Quiz Ref IDThe mean (SD) visual analog scale score was significantly lower in the DAM group than in the others at each time point from weeks 8 to 16 (weeks 5-8: DAM group, 2.84 [1.40]; NAM group, 3.02 [1.16]; SA group, 3.27 [1.17]; and WL group, 3.44 [1.33]; P = .007; weeks 9-12: DAM group, 2.52 [1.49]; NAM group, 3.12 [1.30]; SA group, 3.28 [1.27]; and WL group, 3.42 [1.30]; P < .001; and weeks 13-16: DAM group, 2.37 [1.60]; NAM group, 3.11 [1.40]; SA group, 3.17 [1.23]; and WL group, 3.37 [1.29]; P < .001). There was no difference in the number of patients using rescue medication among the 4 groups during the 16-week study period. Moreover, there were no differences among the 4 groups in Zung self-rating anxiety scale or self-rating depression scale scores at the end of treatment, but the DAM group showed significantly more improvement compared with the SA and WL groups at 5 to 8 weeks (DAM group vs SA group: effect size, 0.29; 95% CI, –0.57 to –0.01; P = .04; DAM group vs WL group: effect size, –0.32; 95% CI, –0.59 to –0.03; P = .02) and at 13 to 16 weeks (DAM group vs SA group: effect size, –0.36; 95% CI, –0.64 to –0.08; P = .01; DAM group vs WL group: effect size, –0.40; 95% CI, –0.68 to –0.12; P = .005) in self-rating anxiety scale (Table 2).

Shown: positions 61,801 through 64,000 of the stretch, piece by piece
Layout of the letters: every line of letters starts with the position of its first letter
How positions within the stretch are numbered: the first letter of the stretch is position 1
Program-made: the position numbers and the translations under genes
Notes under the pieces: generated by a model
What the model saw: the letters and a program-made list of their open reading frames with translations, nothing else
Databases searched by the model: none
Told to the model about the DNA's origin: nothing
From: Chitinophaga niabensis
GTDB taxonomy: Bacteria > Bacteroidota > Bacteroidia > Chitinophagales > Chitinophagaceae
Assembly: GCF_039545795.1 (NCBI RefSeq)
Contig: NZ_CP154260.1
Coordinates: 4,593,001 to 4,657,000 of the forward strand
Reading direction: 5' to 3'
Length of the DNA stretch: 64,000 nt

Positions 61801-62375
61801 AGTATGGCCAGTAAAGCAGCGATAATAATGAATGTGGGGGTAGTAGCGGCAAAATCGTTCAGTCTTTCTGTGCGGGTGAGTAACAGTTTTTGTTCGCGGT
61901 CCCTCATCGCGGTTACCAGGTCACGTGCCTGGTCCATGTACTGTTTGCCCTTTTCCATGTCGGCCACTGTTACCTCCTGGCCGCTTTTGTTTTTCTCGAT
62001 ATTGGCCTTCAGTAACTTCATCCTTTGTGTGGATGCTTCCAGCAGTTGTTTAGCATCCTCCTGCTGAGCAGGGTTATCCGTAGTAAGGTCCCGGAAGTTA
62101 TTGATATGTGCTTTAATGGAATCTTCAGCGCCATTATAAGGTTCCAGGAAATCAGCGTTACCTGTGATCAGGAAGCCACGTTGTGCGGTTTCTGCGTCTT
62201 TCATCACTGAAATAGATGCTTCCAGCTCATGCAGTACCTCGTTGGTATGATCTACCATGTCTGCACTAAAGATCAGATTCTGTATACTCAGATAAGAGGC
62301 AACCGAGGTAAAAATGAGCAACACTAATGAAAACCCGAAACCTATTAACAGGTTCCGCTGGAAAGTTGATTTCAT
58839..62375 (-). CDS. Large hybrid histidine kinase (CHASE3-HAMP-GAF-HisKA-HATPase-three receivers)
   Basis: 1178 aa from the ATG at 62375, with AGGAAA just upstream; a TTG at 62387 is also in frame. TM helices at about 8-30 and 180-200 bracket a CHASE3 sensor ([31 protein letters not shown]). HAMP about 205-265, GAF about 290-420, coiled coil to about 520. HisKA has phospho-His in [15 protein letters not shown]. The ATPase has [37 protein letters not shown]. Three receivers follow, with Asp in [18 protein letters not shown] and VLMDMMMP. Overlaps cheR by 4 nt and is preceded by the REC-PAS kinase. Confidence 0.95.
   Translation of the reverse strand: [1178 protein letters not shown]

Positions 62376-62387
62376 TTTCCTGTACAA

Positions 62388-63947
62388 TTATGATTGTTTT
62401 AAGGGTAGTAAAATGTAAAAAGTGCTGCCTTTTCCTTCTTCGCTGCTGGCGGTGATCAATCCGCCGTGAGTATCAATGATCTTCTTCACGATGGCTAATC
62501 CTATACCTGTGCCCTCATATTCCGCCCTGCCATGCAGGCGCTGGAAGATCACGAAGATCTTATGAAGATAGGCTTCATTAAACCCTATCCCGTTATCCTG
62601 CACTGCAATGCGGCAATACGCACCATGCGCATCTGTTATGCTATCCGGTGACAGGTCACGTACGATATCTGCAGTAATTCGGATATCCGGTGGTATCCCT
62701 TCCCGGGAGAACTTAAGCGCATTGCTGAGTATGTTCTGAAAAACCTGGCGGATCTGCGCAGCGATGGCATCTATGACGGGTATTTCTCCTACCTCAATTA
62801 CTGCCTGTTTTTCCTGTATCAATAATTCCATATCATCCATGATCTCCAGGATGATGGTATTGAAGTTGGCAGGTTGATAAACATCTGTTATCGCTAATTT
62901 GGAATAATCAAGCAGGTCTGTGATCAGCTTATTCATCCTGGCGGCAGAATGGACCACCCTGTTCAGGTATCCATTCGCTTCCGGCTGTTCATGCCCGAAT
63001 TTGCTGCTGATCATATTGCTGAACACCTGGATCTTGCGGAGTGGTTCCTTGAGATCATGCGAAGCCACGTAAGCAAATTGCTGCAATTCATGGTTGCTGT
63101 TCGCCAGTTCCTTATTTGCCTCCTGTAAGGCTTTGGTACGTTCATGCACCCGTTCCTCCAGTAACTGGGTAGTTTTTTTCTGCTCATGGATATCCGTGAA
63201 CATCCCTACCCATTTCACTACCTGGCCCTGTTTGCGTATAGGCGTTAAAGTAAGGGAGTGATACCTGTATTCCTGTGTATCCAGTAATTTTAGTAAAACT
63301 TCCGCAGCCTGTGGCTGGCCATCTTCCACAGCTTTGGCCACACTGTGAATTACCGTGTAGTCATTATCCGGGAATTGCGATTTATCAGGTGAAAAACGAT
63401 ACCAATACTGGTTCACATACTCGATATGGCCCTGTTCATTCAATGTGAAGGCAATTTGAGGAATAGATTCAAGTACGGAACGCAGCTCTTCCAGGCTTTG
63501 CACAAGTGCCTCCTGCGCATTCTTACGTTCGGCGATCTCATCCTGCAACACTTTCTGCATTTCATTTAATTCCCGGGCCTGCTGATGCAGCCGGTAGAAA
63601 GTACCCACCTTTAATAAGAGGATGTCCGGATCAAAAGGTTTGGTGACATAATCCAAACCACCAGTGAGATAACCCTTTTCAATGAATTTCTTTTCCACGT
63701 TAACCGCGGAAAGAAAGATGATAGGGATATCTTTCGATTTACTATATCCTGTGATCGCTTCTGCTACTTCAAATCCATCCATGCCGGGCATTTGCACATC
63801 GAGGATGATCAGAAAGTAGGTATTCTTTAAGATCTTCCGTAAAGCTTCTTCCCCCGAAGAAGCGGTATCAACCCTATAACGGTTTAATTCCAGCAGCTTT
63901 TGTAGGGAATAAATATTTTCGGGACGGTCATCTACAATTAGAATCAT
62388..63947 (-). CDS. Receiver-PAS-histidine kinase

The Seattle Angina Questionnaire was used to assess the physical function of angina (Table 3). Angina stability scores and angina frequency improved significantly more in the DAM group than in other groups at each interview during the treatment and follow-up periods. Compared with other groups, the DAM group had significantly higher mean (SD) treatment satisfaction scores at each follow-up except when compared with the NAM group at 1 to 4 weeks (1-4 weeks: DAM group, 72.25 [12.47]; NAM group, 69.15 [13.69]; SA group, 66.07 [13.34]; and WL group, 59.26 [15.77]; P < .001; 5-8 weeks: DAM group, 73.08 [12. 70]; NAM group, 67.49 [13.03]; SA group, 65.55 [12.56]; and WL group, 61.33 [12.95]; P < .001; 9-12 weeks: DAM group, 72.94 [11.89]; NAM group, 67.68 [12.22]; SA group, 65.73 [12.56]; and WL group, 63.45 [11.92]; P < .001; and 13-16 weeks: DAM group, 74.44 [12.54]; NAM group, 66.62 [12.61]; SA group, 65.68 [13.23]; and WL group, 63.19 [13.77]; P < .001). Significant differences in physical limitation score were found among the 4 groups only at weeks 8 and 16 within the follow-up period. No significant difference was detected among the groups in quality of life score. Canadian Cardiovascular Society angina grade was assessed at baseline and at the end of treatment (eTable 1 in Supplement 2). There were significant differences among the 4 groups in the proportion of patients with no change or with deterioration of 1 or more classes. On the 6-minute walk distance test, patients in the DAM group walked longer distances than those in the SA and WL groups at the end of week 4 but not longer than patients in the NAM group.